Redress Risk Management (post until May 31/19)
Criminal

SCC immigration ruling timely as influx of cases expected

A recent ruling from Canada’s top court has made it clear that immigration consequences attached to a particular sentence can be taken into account by the sentencing judge – a decision welcomed by Toronto criminal lawyer Aaron Harnett.

“I’m pleased that there’s now clarification in the law about what is going to become an extremely important issue in the months to come,” says Harnett.

The Supreme Court of Canada reduced Hoang Anh Pham’s two-year sentence to two years less one day, allowing him to appeal a deportation order should one be issued. Read R. v. Pham

Pham was convicted on drug-related charges and sentenced to two years’ imprisonment by Alberta’s Provincial Court, the decision says. He appealed the sentence, seeking to have it reduced by one day because of Immigration and Refugee Protection Act (IRPA) rules that say a non-citizen sentenced in Canada to at least two years imprisonment loses the right to appeal a removal order against him.

The judge was not aware of, and did not consider, the consequences on Pham’s immigration status in the original sentencing, the decision says, noting the Crown conceded that the sentence should be reduced by one day, but despite this, the Alberta Court of Appeal refused to vary the sentence.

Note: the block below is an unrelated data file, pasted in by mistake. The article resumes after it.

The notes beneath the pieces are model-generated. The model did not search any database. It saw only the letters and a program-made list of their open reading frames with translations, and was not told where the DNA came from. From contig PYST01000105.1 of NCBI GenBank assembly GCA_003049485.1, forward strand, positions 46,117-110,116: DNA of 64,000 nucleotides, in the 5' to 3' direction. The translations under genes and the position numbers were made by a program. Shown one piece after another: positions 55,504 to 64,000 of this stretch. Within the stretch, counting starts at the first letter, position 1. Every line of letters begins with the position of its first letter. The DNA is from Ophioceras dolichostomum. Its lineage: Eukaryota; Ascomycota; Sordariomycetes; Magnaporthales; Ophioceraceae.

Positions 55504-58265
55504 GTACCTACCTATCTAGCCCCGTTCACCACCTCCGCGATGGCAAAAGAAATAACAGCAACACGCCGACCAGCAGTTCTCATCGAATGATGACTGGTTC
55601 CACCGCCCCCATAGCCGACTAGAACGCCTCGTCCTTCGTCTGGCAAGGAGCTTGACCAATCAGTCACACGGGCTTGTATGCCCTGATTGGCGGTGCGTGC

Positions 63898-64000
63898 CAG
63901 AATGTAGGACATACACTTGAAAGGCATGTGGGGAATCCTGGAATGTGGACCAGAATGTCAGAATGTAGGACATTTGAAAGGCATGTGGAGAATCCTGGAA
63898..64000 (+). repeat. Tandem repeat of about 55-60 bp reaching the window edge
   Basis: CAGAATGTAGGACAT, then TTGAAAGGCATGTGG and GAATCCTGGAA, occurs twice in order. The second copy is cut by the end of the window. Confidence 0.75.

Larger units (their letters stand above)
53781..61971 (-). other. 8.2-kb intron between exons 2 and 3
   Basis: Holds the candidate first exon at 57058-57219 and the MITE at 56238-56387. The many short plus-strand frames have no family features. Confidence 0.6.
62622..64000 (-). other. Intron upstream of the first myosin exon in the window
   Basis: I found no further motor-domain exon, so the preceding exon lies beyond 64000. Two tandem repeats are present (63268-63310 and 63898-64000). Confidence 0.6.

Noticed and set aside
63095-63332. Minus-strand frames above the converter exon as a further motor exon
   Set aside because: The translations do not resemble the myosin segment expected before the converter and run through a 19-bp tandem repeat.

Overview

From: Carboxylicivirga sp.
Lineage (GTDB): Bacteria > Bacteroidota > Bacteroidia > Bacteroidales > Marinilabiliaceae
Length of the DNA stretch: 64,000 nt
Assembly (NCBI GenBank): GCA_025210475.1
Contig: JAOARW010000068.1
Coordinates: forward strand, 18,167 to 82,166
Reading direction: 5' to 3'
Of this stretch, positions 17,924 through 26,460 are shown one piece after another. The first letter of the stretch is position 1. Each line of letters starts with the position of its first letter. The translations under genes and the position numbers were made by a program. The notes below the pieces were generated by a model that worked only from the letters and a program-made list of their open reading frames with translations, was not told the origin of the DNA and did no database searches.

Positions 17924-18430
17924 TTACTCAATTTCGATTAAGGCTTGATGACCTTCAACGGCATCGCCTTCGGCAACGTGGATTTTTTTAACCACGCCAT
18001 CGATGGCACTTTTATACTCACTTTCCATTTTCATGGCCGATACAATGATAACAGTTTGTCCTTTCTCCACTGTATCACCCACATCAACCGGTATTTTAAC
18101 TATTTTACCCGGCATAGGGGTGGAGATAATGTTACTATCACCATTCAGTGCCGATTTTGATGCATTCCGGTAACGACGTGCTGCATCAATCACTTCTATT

Amendments to the IRPA currently before the Senate will reduce the maximum sentence that allows the accused access to the appeal to six months instead of two years, says Harnett, noting the change will have sweeping impact.

“When you’re talking about that range in sentencing you’re going to have a very large number of people potentially affected,” he says. “This kind of argument and these legal issues are going to arise very frequently as opposed to really rarely.”

Harnett says with the threshold being reduced to six months, the instances of offenders concerned with the immigration consequences of their sentences will skyrocket.

“It strikes me that the Supreme Court of Canada has now written a roadmap for the large influx of cases that will follow the changes to the IRPA,” he says. “The court has made it very clear that while the immigration consequences are a factor that can be considered, they are also a factor that can be ignored.

“The prime concern of the Supreme Court is to ensure that the sentence is in the appropriate range and then within that range, sentencing judges may make adjustments, but it always has to be within appropriate range of sentence.”

Harnett says the decision is one that will undoubtedly be referenced in future cases.

“For counsel who are concerned about Parliament’s wave of mandatory minimum sentences and the harsh consequences that they can create, there is some useful language in this decision,” he says. “The court has emphasized in this decision the importance of the individualization of the sentencing process. This emphasis will be helpful to counsel who are arguing that mandatory minimum sentences may infringe a client’s constitutional rights.”

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